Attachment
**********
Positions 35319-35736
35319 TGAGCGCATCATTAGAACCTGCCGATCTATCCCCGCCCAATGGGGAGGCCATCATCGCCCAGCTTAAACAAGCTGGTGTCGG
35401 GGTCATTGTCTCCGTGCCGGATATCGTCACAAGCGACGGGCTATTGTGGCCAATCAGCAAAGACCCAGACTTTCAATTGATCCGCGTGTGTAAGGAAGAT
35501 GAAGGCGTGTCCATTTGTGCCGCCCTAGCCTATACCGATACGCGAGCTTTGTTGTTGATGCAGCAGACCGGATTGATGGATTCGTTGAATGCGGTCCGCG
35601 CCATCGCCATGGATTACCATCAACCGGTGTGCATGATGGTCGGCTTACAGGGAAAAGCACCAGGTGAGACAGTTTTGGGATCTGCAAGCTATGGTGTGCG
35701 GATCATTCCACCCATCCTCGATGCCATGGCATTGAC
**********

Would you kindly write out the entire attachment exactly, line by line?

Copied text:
Positions 35319-35736
35319 TGAGCGCATCATTAGAACCTGCCGATCTATCCCCGCCCAATGGGGAGGCCATCATCGCCCAGCTTAAACAAGCTGGTGTCGG
35401 GGTCATTGTCTCCGTGCCGGATATCGTCACAAGCGACGGGCTATTGTGGCCAATCAGCAAAGACCCAGACTTTCAATTGATCCGCGTGTGTAAGGAAGAT
35501 GAAGGCGTGTCCATTTGTGCCGCCCTAGCCTATACCGATACGCGAGCTTTGTTGTTGATGCAGCAGACCGGATTGATGGATTCGTTGAATGCGGTCCGCG
35601 CCATCGCCATGGATTACCATCAACCGGTGTGCATGATGGTCGGCTTACAGGGAAAAGCACCAGGTGAGACAGTTTTGGGATCTGCAAGCTATGGTGTGCG
35701 GATCATTCCACCCATCCTCGATGCCATGGCATTGAC